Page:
My early thoughts on the ASP.NET MVC framework

As you probably know, they put out Release Candidate 2 for the Microsoft ASP.NET MVC Framework. This is particularly interesting to me, because at work we’re working on re-write design of a pretty large legacy ASP application. Amongst other questions – the question came up: “Do we use post-back/code-behind or the rest/mvc pattern for this site?”.

It’s definitely a legitimate question.

So Microsoft made the strategic decision back before .NET 1.0 (2001) that they were going to go with the post-back model, which definitely has it’s pros and cons. And for the cons, well, they’ve mostly been taken care of (I think). However, the MVC pattern has existed for a long time and has been popular with Java, Flex, RoR, etc for quite some time – and for good reason, it’s a very good pattern!


MVC in a nutshell:

Let me warn you – if you are firmly grounded in ASP.NET, there are some things you immediately won’t like – but hopefully I can address those and put this into perspective. First, what is MVC? It stands for Model-View-Controller. It’s a pattern of how to: lay out your website, how to process pages, how to manage page-state and offers a fundamentally better way to manage the code for a website. One of the driving principles behind this pattern is to make a website very unit test-friendly. The “controller” takes care of getting the data from the “model”, and there is typically a “view” – which is the actual .aspx page that renders the content. So the URL no longer matches up to the actual page name. Instead of /ProductDetail.aspx?productId=3 you would have something like /Products/Detail/3 for a URL.

This isn’t some random, rogue concept – all the regular .NET celebrities have been talking about it, like: Brad Abrams, Scott Guthrie and Dino Esposito

The Pros for MVC for ASP.NET:

  • Makes it almost obvious and easy to have unit tests for an entire website, except for the very thin layer that renders the actual HTML. Supports and encourages TDD.
  • Forces the developer to have a clear separation between routing, data sources and UI presentation. On a bigger site, this could lead to a significantly easier website to manage.
  • Can be significantly faster than post-back and potentially more scalable.
  • Great for simple websites and simple controls – or for managing web content.

 

The things that are a wash for ASP.NET, but great for other technologies:

  • Can use the Controllers to also render RESTful web services – assuming you have to render these by hand. This particularly feature would never get used in a .NET environment, because WCF renders REST for us.


The Cons for MVC for ASP.NET:

  • Not ideal for websites that require complex controls or involve databinding. You lose incredibly powerful controls like the menu, treeview, gridview, etc. This accounts for an enormous time-savings. This is, in my opinion what took ASP.NET way in front of other web technologies. Getting away from Javascript and rendering HTML and JavaScript by hand. So the work-arounds, as of this writing, are to write your own GridView. What? The GridView alone, compared to doing it by hand could represent hundreds, if not thousands of hours in a project. This is a deal-breaker, as of right now – but I expect this to change in the coming months/years (see below).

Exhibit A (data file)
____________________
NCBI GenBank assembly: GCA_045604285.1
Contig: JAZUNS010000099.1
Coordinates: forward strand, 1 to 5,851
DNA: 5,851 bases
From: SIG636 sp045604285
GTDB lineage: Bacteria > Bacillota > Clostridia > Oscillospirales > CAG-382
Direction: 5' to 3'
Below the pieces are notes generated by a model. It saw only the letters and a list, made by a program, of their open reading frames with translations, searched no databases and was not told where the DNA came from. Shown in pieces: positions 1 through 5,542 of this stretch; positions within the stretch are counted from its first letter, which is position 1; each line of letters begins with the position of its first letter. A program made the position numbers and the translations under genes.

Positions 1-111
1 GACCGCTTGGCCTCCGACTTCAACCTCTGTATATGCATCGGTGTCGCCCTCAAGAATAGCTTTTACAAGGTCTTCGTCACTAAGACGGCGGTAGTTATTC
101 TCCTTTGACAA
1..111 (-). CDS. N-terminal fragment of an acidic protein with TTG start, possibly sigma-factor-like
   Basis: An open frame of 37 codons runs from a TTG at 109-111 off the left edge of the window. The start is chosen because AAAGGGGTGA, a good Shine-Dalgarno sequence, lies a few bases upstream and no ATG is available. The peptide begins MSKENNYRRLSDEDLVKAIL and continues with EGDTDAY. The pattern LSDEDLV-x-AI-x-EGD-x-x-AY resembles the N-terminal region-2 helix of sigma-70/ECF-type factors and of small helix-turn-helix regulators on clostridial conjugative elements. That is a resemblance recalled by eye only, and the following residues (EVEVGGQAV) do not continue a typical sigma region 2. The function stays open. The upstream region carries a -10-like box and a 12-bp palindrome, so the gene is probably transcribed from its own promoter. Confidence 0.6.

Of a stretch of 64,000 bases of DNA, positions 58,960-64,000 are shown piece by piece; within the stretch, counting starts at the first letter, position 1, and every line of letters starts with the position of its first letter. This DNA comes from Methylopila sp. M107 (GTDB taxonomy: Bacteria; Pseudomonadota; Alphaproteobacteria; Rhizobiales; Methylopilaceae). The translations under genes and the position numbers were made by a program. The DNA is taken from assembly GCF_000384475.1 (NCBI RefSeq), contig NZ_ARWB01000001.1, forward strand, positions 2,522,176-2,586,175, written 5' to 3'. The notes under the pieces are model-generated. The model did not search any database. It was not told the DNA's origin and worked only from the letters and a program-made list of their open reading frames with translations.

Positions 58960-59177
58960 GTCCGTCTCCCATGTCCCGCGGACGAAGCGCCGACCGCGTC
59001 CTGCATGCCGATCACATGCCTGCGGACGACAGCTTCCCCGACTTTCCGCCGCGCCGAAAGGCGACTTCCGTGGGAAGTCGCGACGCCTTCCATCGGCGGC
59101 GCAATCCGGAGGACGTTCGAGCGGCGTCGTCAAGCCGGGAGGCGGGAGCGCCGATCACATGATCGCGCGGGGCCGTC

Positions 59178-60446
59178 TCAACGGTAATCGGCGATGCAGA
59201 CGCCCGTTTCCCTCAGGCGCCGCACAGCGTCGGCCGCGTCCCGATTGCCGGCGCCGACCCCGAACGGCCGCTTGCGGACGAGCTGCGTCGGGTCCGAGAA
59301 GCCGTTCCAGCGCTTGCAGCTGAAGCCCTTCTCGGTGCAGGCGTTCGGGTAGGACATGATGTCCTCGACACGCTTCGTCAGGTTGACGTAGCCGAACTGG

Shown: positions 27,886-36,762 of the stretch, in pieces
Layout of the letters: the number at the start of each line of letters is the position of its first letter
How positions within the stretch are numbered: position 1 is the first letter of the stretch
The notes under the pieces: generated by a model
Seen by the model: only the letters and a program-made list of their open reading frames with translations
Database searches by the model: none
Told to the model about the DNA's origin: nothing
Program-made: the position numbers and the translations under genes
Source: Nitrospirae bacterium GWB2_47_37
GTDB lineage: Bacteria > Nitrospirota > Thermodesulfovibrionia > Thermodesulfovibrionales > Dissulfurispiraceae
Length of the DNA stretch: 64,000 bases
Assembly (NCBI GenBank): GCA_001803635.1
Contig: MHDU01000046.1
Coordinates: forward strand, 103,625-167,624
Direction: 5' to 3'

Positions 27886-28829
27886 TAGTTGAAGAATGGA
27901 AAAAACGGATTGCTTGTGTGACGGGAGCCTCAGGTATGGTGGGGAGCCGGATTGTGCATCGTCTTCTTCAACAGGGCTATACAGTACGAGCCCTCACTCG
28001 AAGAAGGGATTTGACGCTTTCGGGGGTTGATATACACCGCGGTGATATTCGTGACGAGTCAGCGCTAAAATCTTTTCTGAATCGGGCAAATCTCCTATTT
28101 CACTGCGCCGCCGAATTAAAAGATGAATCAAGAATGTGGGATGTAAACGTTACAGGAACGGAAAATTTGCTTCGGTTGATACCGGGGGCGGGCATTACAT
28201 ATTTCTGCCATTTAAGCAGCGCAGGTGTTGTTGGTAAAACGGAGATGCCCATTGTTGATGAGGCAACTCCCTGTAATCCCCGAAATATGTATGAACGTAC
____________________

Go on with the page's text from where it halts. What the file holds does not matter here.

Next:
• Related to the first item, you lose ControlState and ViewState. This means if you want to keep track of the values that are in textboxes, dropdowns, etc – you have to roll your own way to do this.
  • Learning curve/momentum: this is really bleeding-edge, in terms of support, websites that talk about it, people who know it (on the ASP.NET platform), etc. There are millions of pages dedicated to post-back right now. So until MVC gains more momentum, not only is it a learning curve, there is not a whole lot of help on the ‘net for it at the moment.

 

My Conclusion (as of MVC RC2 – because it will likely change, when future releases come out!):
I would almost guarantee that Microsoft will go in this direction/is going in this direction. ASP.NET MVC is being touted as an “alternative” to post-back until it gains momentum, I would assume. This is a fundamentally better way to build a website.

BUT – this feels like 8 steps forward and 50 steps back. ASP.NET is what it is today, because developers can leverage immensely powerful things like binding a sortable, pageable formatted GridView to an ObjectDataSource. To take that away and send developers back to rendering HTML by hand (via the HtmlHelper) or God-forbid, writing a ton of javascript – is just an unacceptable step backwards in productivity.

So – my guess and my feel is that Microsoft is already aware of this – and can only do so much, so fast. I would almost bet money, that Microsoft would come out with MVC-compatible ways to handle GridViews, TreeViews, etc relatively soon – as it’s not a big stretch to make them work. Although I haven’t built my own controls – from what I read, instead of doing a post-back, you can do the post-backs for these types of controls back to a specific MVC Controller, which will take care of getting the correct data for you. My guess is that it wouldn’t be too big of a deal to come out with MVC versions of GridView, TreeView, etc?

In short, my prediction is ASP.NET MVC will completely replace postback in whatever version is coming after Visual Studio 2010. And right now, it’s not ready – for any real application. The question is, when will they take up the slack on showstoppers listed above? Because then – is when the MVC movement will begin IMHO!

Posted in ASP.NET MVC, Uncategorized

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